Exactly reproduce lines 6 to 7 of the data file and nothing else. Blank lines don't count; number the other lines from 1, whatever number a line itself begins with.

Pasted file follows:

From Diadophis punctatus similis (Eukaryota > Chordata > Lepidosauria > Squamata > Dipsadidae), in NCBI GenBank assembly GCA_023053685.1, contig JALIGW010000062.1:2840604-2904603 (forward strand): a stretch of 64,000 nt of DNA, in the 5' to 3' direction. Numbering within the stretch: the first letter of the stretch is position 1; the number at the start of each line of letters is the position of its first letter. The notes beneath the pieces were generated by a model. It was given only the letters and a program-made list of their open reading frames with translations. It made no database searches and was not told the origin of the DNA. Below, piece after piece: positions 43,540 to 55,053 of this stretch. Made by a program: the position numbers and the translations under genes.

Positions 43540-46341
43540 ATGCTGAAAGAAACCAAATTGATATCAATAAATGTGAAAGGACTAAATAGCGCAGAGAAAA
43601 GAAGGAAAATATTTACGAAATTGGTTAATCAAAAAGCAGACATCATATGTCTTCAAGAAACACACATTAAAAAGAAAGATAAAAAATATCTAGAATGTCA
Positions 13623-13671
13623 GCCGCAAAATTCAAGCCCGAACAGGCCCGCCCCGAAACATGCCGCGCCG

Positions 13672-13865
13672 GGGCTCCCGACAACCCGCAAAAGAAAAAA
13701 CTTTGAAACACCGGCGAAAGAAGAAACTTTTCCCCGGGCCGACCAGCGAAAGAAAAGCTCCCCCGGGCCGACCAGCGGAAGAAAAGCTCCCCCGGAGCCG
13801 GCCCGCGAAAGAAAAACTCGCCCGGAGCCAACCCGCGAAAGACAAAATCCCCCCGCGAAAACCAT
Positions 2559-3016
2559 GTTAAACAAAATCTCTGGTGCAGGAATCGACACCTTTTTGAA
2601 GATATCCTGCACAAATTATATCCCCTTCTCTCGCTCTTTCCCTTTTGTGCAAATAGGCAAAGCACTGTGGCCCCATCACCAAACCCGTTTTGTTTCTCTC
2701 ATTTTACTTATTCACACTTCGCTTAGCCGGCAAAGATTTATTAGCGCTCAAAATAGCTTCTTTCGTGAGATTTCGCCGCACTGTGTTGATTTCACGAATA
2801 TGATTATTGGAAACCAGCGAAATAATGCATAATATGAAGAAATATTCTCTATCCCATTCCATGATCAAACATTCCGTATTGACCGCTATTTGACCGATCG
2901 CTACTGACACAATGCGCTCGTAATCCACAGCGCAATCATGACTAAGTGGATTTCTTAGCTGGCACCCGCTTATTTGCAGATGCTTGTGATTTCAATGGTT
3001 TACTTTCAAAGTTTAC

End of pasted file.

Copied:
13623 GCCGCAAAATTCAAGCCCGAACAGGCCCGCCCCGAAACATGCCGCGCCG

Positions 13672-13865